Round Ireland with an iPhone: Wildflowers of Seahill

A few days ago I had occasion to take a walk along a lovely lane in Seahill, County Down. To say the wildflowers are in their prime fails to do justice to the enchanting display.

Everywhere you turn there’s another beauty to beguile you. Then the sea, lapping along a gentle rocky shore, completes the spell. Before that day, I had not even known about the place and a return home by train via the quaint little station sealed the deal on a remarkable and memorable day trip.

Bangor next, I think.

Round Ireland with an iPhone: Belfast #3

A day in December past, Ormeau Park, Belfast. The air was crisp chill, the sunlight pale and hypnotic. One tree had bark of a peculiar orange shade, made more surreal by the way a sun shaft illuminated its branches. A bird puffed its body up against the breeze and sang in muted tones. I walked and breathed the mist and light.

Dawn is coming: On Dune old and new

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My first reaction was ‘Oh No!’

I dreaded the day a Dune remake would appear because I cannot imagine anything better than David Lynch’s classic, if controversial, 1984 movie; nor can I see anyone supplanting Kyle MacLachlan as the young Paul Atreides.

And yet…since I saw the list of new cast and crew members, I am warming to the idea of a fresh incarnation.  No one forgets all the previous ‘Dr Who’ embodiments, after all, so why not anticipate the intrigue of a new Dune? With Blade Runner 2049‘s Denis Villeneuve in the director’s seat, excitement is mounting. And Call Me By Your Name‘s Timothée Chalamet will play the young Duke Paul, while Charlotte Rampling fills the role of Bene Gesserit Reverend Mother Gaius Helen Mohiam.

The Novels

I came to the novels after the film, an experience that, to begin with, actually enriched the film even more for me, then made me thirsty for more on-screen portrayals of the richly detailed sequels and back stories.

Themes that stood out to me in the books, much more than in any filmed versions so far, are the rich descriptions of the various ecologies of the planets, and the mind-bending cosmology and parapsychology of the navigators and the space they fold to enable instant transportation across distances of light years.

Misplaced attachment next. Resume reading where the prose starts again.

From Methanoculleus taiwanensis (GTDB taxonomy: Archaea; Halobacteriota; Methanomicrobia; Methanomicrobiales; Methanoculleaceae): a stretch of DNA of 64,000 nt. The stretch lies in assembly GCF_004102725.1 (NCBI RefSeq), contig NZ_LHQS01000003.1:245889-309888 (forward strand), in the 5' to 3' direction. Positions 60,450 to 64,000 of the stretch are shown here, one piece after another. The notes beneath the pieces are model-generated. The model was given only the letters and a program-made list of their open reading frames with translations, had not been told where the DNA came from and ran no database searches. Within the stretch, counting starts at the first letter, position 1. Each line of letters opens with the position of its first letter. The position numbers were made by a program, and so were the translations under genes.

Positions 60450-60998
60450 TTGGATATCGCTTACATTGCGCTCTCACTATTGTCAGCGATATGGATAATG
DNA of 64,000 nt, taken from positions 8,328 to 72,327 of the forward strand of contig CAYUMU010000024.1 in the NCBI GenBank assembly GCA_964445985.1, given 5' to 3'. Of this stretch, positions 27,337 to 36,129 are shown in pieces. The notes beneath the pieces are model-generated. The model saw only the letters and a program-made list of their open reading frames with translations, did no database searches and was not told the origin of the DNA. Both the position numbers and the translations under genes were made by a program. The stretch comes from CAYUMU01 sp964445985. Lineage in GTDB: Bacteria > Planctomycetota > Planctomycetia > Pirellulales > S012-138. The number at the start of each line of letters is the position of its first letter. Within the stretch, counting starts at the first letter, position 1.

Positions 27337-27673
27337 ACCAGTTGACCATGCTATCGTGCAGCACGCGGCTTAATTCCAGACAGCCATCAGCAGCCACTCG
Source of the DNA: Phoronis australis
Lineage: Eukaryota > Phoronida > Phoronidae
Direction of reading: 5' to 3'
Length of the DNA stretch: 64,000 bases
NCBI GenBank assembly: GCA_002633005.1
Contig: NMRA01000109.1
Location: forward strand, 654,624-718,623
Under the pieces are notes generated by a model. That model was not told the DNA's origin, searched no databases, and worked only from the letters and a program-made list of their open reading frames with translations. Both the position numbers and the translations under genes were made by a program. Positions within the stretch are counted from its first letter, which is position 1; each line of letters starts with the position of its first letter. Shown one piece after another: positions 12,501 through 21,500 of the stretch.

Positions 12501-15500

Herbert‘s imagination is captivating and the novels are a perfect combination of readability and sophistication. I think it’s time to re-visit the books and to build anticipation for a new dawn on a new Arakkis. Roll on Dune.

Into the Zen Zone: My Big Three Inspirations for 2019

image of book cover ten to zen by Owen O'Kane

ten to zen book by Owen O’Kane

1.  Hot off the press, psychotherapist and workshop facilitator Owen O’Kane’s book ten to zen is a welcome, practical guide to developing a meaningful, do-able meditation and mindfulness practice as part of everyday life.

As the author explains,  this ten minute daily routine is more of a workout for the mind than a rigorous regime. Just like a physical health drive, ten to zen is designed to keep our brain, mind and soul healthy and effective.

By explaining and describing each step of the ten minute workout, ten to zen helps us to lean back from stresses and strains for a brief breathing space each day,  ultimately enabling us to master anxiety or fear and to embrace and transform our experiences into  joyful living.

Still working my way through the book, I will testify that already I sense a shift in my perspectives and a more optimistic and connected relationship with family, life and the world.

Highly recommended, click the mage or in-text title for more details (I claim no affiliation to any sources linked or cited, just keen to spread the word), and here is the full citation: O’Kane, Owen (2018), Ten to Zen: Ten Minutes a Day to a Fuller and Happier You, UK: Bluebird.

 

2. While appreciating the fresh take on mindful living in ten to zen, every once in a while I revert to the Master of Zen for the western world, Jon Kabat-Zinn, for his deep yet accessible, and again highly applicable, works. So now, re-reading Full Catastrophe Living wherein there are so many gems and nuggets of wisdom and insight, I have to say the world is looking rosier by the minute.

My first encounter with Dr Zinn’s wisdom was through his numerous recorded talks on YouTube, as well as a free audio-book of Wherever you go, there you are. Here’s a brilliant starter for ten that enlightens us to the facts that we are not our thoughts, they are self-limiting phenomena and don’t need to be fought, just liberated. Here’s ‘Your Thoughts are Bubbles’:

 

3. I never cease to be amazed at the ways in which each teacher shares these profound truths and joys of mindfulness and meditation in their own unique, inspirational voices. Perhaps it is that they are all coming from different traditions and disciplines, and that in itself is an uplifting and enriching encounter. This is something that struck me in an intense way when I received my most recent new year reading list title, The Things You Can See Only When You Slow Down by Haimin Sumin.  The format is quite different, with wise comments and quotes set out almost like a poetry collection, interspersed with beautiful and captivating illustrations by Youngcheol Lee (2012, UK: Penguin Life). This is my night-time book and certainly worth finding. I wish you all a peaceful, inspired year for 2019.

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